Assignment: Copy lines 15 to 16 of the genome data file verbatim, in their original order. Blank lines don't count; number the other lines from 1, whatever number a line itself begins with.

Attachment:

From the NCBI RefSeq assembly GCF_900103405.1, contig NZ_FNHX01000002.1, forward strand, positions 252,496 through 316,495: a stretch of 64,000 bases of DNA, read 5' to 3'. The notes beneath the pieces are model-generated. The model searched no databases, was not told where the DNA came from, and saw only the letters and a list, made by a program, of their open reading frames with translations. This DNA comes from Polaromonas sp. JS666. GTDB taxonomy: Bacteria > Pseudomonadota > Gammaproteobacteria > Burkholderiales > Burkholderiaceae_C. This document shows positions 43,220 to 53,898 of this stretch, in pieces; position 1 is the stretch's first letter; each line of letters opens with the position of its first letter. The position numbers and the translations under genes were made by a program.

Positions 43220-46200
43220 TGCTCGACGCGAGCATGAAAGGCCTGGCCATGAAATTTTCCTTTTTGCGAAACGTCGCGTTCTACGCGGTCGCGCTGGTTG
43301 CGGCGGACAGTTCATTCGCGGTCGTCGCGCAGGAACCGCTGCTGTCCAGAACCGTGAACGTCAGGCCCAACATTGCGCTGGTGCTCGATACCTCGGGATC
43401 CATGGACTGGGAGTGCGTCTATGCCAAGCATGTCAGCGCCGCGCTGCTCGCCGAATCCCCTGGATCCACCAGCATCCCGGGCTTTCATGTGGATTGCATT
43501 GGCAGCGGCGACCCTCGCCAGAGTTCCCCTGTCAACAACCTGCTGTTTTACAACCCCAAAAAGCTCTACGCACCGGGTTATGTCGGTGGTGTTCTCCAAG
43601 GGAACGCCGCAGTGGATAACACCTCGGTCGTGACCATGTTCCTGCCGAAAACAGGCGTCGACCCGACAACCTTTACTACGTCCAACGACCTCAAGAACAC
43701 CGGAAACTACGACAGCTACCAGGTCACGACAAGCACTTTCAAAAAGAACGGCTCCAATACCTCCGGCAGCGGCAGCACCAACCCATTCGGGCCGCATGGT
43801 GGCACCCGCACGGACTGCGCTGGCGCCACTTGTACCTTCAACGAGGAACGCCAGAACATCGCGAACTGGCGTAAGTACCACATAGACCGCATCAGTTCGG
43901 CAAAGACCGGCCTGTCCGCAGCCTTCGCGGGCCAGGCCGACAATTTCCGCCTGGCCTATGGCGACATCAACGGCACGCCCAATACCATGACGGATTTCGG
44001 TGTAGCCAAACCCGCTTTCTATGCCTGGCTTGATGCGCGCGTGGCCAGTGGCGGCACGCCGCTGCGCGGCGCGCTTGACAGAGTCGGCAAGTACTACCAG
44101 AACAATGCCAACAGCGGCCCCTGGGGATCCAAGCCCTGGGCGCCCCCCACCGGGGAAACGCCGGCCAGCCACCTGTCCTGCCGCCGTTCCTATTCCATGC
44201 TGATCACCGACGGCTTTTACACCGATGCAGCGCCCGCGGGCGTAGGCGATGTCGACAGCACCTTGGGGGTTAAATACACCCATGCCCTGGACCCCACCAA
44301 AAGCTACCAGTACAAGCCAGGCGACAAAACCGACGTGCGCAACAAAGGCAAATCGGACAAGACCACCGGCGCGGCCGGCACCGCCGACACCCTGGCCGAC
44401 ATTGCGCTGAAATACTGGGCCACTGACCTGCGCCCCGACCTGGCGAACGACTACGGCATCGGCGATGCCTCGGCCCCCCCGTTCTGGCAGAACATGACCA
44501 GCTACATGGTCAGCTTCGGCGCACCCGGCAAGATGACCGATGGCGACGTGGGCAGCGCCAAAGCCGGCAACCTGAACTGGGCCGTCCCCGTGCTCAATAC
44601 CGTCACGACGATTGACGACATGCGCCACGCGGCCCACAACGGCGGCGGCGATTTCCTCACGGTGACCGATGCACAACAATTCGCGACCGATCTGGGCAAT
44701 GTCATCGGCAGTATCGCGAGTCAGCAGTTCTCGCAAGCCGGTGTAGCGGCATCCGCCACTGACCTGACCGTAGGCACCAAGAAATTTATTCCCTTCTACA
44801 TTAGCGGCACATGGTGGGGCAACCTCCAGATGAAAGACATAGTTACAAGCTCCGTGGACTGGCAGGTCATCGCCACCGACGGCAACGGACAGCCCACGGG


44401 ATTGCGCTGAAATACTGGGCCACTGACCTGCGCCCCGACCTGGCGAACGACTACGGCATCGGCGATGCCTCGGCCCCCCCGTTCTGGCAGAACATGACCA
44501 GCTACATGGTCAGCTTCGGCGCACCCGGCAAGATGACCGATGGCGACGTGGGCAGCGCCAAAGCCGGCAACCTGAACTGGGCCGTCCCCGTGCTCAATAC